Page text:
Tides and Living the Skiff Life come hand in hand. Knowing the tides in your location can make or break your boating experience for that day. Knowing the tides allows safe passage in tight channels while also timing fishing trips to locate when maximum water is moving as that is when fish are feeding. Yes, fishing on outgoing or incoming tides vastly increases your chance of fishing!
Skiff Life has just released Volume 1 of an inshore fishing guide that provides valuable insight into choosing a fishing boat. The article is called Living the Skiff Life Volume 1. This fishing guide covers basic Carolina Skiff style flat bottom boats like the Sundance as well as more user specific flats boats like the technical poling skiff by Skimmer skiffs. Inshore fishing can range from ankle deep water to nearshore fishing in 30-60 foot depths depending on your location so it’s important to pay close attention to the fishing & boating you plan on doing and then choosing a fishing boat to match as best you can. You are not going to want to take out a Carolina Skiff type flat bottom boat out in 60 Feet of water in a weather advisory for example. Pictured here is a Sundance Carolina Skiff style boat with a flat bottom:
Skiff Life said their new Living The Skiff Life column will be a regular article series with goals to cover all manner of boats and their use to help educate fans in choosing a boat for sale. Skiff Life plans to use real world experience from fishing guides and fans of their social media sites like Skiff Life Twitter and the popular Google Plus Skiff Life account. Skiff Life features contacts and fans from all parts of the U.S.A. so they said they will focus on specific regions and fishing styles to help everyone. For example, those Living The Skiff Life in Alaska will run an aluminum style boat with an Outboard Jet Drive due to their running rocky rivers that no prop could ever stand up to. That same would be disastrous in South Florida where the seagrass would quickly clog the jet drive. If a person is more inclined to enjoy many people on their boat or an occasional trip offshore, the technical poling skiff may not be the best choice in that it’s meant to silently stalk fish in shallow water and can comfortably handle 2 people like you see in the photo below.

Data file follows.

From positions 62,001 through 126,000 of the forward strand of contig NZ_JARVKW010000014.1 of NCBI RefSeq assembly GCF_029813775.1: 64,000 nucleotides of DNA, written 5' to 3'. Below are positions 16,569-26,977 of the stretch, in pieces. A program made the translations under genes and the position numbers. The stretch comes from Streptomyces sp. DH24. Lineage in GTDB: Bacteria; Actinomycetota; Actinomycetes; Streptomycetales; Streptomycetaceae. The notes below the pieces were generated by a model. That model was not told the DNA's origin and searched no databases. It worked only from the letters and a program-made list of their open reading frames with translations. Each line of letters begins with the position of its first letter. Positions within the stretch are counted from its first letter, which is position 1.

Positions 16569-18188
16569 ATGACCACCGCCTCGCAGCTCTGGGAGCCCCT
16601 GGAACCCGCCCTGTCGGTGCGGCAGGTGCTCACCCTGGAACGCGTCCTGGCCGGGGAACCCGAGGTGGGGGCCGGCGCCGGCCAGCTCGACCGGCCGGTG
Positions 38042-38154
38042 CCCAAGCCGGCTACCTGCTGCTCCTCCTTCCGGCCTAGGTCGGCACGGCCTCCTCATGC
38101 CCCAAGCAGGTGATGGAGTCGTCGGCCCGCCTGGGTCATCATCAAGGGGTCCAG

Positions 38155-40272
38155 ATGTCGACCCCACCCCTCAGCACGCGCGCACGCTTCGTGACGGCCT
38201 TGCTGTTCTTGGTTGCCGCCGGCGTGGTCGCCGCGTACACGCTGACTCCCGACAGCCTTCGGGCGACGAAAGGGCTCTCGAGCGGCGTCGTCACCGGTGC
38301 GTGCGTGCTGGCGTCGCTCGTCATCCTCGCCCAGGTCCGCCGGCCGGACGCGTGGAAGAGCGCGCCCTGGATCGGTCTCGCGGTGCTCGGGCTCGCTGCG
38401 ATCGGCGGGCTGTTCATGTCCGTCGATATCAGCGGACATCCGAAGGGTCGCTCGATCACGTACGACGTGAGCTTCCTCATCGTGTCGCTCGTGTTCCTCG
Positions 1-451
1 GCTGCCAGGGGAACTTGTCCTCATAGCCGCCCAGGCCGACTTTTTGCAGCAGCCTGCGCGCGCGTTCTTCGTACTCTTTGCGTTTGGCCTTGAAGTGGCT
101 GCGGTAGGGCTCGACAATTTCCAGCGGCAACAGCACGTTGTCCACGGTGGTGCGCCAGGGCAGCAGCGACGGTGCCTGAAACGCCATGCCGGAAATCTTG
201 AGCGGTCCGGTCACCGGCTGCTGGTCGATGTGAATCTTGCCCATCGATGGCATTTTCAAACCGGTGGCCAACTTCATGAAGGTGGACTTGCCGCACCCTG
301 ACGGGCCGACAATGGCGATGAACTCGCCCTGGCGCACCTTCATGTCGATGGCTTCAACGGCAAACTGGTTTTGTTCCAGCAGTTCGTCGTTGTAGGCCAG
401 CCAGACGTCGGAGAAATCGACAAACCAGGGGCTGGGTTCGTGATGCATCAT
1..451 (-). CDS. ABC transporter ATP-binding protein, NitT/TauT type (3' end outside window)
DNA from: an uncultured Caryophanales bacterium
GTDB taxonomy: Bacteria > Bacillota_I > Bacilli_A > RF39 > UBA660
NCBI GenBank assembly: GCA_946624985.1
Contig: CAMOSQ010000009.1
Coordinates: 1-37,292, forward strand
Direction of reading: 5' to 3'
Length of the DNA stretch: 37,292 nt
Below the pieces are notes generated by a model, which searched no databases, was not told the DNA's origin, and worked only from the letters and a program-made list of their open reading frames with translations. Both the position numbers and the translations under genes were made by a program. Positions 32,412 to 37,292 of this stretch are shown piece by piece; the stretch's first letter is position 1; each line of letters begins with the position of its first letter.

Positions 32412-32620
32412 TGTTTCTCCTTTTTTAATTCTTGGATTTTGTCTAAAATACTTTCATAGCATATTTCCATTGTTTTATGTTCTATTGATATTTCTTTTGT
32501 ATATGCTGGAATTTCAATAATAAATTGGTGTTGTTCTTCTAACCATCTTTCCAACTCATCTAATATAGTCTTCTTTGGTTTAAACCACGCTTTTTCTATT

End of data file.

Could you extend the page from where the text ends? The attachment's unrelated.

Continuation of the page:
The secret to choosing a boat is that no boat does EVERYTHING well. Luckily, there are a tremendous amount of boat manufacturers to choose from. Skiff Life’s Living The Skiff Life series of articles aim to help navigate those waters to help decide what boat is right for you by weighing the pros and cons of every boat by analyzing their features and how to best use them. Once thing we know for certain is that when you stay inshore and nearshore the cost of gas decreases tremendously and the ability to experience the ocean’s bottom and all the wonder it has to offer. Here is a link to Skiff Life’s
Living the Skiff Life